Friday, October 19, 2007

Regional Job Growth Continues to Slow

The preliminary September job figures for metro regions have been released, and the news for Pittsburgh is discouraging. There were only 3,000 more jobs in the Pittsburgh Region than a year ago, a growth rate of only a quarter-percent (0.26%). The U.S. economy grew more than 4 times as fast (1.2%), and most other regions grew faster than we did. In fact, Pittsburgh's job growth was slower than all of the top 40 regions except for Cincinnati, Cleveland, Detroit, and Providence.

More depressing is that the rate of job growth here declined from August to September, rather than improving. And the 0.25% growth rate in September was the slowest rate in the past 16 months (since May of 2006). As a result of the slow job growth, we still have 5,000 fewer jobs than we did in 2001.

What's causing the problem? It's not USAirways, or the banks, or manufacturing. It's everything. The economic malaise cuts across almost every sector of our economy. The construction, manufacturing, retail, and information sectors all lost jobs over the past year, and the finance, transportation and utilities, and leisure and hospitality sectors were stagnant. The largest contributors to job growth in the past year were health care (2,300), professional, scientific, and technical services (1,000 jobs), and education (800 jobs). And although health care grew significantly relative to the rest of our economy (1.9%), it grew well below the rate of growth in the health care sector nationally (3.3%), undoubtedly because of the lack of population growth here.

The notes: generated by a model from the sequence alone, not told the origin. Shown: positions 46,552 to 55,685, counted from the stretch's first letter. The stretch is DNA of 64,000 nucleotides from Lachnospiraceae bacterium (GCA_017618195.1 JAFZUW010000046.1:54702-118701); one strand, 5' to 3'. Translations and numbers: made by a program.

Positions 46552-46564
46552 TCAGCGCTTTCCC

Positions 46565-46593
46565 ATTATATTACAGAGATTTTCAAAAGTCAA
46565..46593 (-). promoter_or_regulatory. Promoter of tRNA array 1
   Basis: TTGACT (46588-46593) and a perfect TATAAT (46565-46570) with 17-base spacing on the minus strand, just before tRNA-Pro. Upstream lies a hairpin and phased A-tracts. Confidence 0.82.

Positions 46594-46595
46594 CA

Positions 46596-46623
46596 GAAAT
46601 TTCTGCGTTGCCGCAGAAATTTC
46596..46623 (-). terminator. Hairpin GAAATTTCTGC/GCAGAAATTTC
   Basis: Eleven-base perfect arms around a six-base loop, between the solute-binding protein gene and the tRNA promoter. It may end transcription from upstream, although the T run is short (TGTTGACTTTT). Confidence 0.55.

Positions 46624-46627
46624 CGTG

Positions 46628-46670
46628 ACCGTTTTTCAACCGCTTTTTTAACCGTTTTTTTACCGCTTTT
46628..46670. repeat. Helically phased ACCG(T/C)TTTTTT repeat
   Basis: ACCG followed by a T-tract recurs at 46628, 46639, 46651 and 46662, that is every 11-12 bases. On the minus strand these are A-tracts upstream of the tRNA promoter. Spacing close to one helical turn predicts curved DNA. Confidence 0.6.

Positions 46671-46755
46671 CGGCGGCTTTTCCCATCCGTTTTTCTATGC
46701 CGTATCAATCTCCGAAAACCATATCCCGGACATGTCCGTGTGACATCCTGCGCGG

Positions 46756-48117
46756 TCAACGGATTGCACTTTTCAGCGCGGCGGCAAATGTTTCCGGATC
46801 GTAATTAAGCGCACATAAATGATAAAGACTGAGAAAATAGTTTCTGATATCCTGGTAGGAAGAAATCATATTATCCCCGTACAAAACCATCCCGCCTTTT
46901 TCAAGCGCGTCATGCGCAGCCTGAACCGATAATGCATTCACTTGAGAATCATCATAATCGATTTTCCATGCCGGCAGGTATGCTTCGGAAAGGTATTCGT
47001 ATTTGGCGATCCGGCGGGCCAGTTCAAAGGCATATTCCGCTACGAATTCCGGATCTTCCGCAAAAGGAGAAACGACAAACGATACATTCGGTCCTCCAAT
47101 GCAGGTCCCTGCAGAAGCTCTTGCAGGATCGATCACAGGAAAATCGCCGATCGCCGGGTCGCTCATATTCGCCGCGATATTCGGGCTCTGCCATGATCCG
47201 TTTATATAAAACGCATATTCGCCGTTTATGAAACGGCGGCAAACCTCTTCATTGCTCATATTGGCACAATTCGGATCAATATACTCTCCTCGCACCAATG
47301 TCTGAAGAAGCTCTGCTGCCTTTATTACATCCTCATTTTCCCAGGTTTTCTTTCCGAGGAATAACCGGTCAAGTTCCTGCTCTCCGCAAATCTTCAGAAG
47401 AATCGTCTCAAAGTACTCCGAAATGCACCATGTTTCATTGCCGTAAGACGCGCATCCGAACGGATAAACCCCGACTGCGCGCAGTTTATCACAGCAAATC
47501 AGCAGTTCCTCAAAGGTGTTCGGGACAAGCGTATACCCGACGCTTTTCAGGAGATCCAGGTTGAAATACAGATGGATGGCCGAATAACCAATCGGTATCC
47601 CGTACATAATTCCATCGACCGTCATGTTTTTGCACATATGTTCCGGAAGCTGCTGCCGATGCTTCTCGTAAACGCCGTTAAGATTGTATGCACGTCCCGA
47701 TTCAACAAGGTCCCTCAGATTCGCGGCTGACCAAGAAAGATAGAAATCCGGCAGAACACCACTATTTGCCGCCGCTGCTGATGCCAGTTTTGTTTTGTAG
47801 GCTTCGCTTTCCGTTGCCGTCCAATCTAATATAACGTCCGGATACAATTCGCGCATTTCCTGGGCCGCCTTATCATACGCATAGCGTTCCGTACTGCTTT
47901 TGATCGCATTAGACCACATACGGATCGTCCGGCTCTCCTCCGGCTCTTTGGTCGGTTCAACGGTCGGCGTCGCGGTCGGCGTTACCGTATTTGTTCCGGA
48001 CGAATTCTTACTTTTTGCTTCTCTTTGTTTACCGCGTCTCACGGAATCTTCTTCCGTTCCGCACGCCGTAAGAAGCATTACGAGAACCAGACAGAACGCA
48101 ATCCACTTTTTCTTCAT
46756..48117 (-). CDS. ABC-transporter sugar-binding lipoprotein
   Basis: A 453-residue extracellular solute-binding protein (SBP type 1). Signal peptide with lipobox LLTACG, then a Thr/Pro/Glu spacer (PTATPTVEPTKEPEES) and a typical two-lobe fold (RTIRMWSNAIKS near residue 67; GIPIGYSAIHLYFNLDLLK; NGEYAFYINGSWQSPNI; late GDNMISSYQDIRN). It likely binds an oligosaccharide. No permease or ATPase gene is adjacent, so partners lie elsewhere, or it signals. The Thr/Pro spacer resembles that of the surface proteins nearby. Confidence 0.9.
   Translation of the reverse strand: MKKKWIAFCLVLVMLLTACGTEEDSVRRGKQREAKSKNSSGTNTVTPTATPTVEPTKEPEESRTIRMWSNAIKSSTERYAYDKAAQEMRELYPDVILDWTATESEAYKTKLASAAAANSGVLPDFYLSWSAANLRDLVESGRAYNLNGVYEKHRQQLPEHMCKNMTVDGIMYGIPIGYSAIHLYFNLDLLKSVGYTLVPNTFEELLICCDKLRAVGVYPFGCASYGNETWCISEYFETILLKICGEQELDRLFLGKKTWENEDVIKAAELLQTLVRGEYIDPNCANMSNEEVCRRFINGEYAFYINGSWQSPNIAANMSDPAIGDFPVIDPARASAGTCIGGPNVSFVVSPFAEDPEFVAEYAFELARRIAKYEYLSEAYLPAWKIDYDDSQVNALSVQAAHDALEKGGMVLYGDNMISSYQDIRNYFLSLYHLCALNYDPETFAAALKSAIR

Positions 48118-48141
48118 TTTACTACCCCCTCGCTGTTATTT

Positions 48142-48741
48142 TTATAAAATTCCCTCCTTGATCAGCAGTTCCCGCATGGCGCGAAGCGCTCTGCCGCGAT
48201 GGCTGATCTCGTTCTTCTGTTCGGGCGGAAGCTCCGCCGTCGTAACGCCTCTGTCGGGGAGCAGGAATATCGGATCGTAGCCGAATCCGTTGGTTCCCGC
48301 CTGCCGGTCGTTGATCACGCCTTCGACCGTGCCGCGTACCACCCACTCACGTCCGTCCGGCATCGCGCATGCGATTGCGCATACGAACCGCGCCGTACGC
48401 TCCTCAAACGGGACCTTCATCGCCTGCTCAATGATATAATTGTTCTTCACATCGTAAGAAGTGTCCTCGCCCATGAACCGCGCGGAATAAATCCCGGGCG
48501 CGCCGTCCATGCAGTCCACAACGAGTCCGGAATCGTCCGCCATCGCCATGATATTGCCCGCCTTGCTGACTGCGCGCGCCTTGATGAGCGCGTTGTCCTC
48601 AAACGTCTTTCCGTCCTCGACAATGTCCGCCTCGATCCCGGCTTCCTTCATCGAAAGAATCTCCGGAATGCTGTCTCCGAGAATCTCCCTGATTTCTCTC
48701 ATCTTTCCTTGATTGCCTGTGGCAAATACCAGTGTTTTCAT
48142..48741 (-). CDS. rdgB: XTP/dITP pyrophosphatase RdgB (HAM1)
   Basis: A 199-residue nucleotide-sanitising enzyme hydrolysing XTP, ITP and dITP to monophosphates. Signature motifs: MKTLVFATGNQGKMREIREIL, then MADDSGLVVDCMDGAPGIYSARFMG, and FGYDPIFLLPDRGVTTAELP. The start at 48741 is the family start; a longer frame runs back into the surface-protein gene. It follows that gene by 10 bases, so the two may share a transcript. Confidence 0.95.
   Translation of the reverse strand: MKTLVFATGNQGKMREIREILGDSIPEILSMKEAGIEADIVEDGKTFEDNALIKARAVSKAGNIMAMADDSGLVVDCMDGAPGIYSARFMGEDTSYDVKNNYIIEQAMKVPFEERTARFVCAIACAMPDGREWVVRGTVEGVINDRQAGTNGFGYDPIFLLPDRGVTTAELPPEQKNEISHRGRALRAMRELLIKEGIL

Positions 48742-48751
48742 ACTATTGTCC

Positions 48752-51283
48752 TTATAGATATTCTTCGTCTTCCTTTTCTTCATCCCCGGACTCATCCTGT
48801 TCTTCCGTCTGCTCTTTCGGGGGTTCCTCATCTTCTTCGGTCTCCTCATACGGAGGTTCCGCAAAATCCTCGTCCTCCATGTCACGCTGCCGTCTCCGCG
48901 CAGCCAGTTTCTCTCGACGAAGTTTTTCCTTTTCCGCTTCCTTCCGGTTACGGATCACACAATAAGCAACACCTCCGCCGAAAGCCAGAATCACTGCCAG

The most likely explanation for our continuing economic malaise is a bad state business climate and insufficient attention to entrepreneurship. And unless we fix those things, we can expect more bad job growth reports in the months ahead.

1 Comments:

Blogger Citizen Driven said...

It is becoming increasingly difficult for the small to medium sized businesses to compete with the growing national companies. The cost for businesses that is increasing rapidly is healthcare. Businesses want to provide the benefits that the larger corporations are giving to their employees. However, the health insurance companies are willing to provide larger discounts to the larger companies, where as the smaller companies are receiving smaller discounts. This creates a competitive edge for the larger companies because they are paying less per person for health insurance, but receiving better benefits.
I support methods to close this gap that exists between the small business and the large business. Giving all our businesses the necessary tools to succeed and provide for their employees is essential to a bustling economy within a community. If such methods allow businesses to better care for their employees, increase their profits and save the consumers money, then we must begin looking at alternatives to what currently exists.
Healthcare is a hot issue in the United States, and it will continue to be a hot issue until progress is made. We have seen what is possible with sCHIP; let us see what is possible with helping our local businesses.

12:45 PM  

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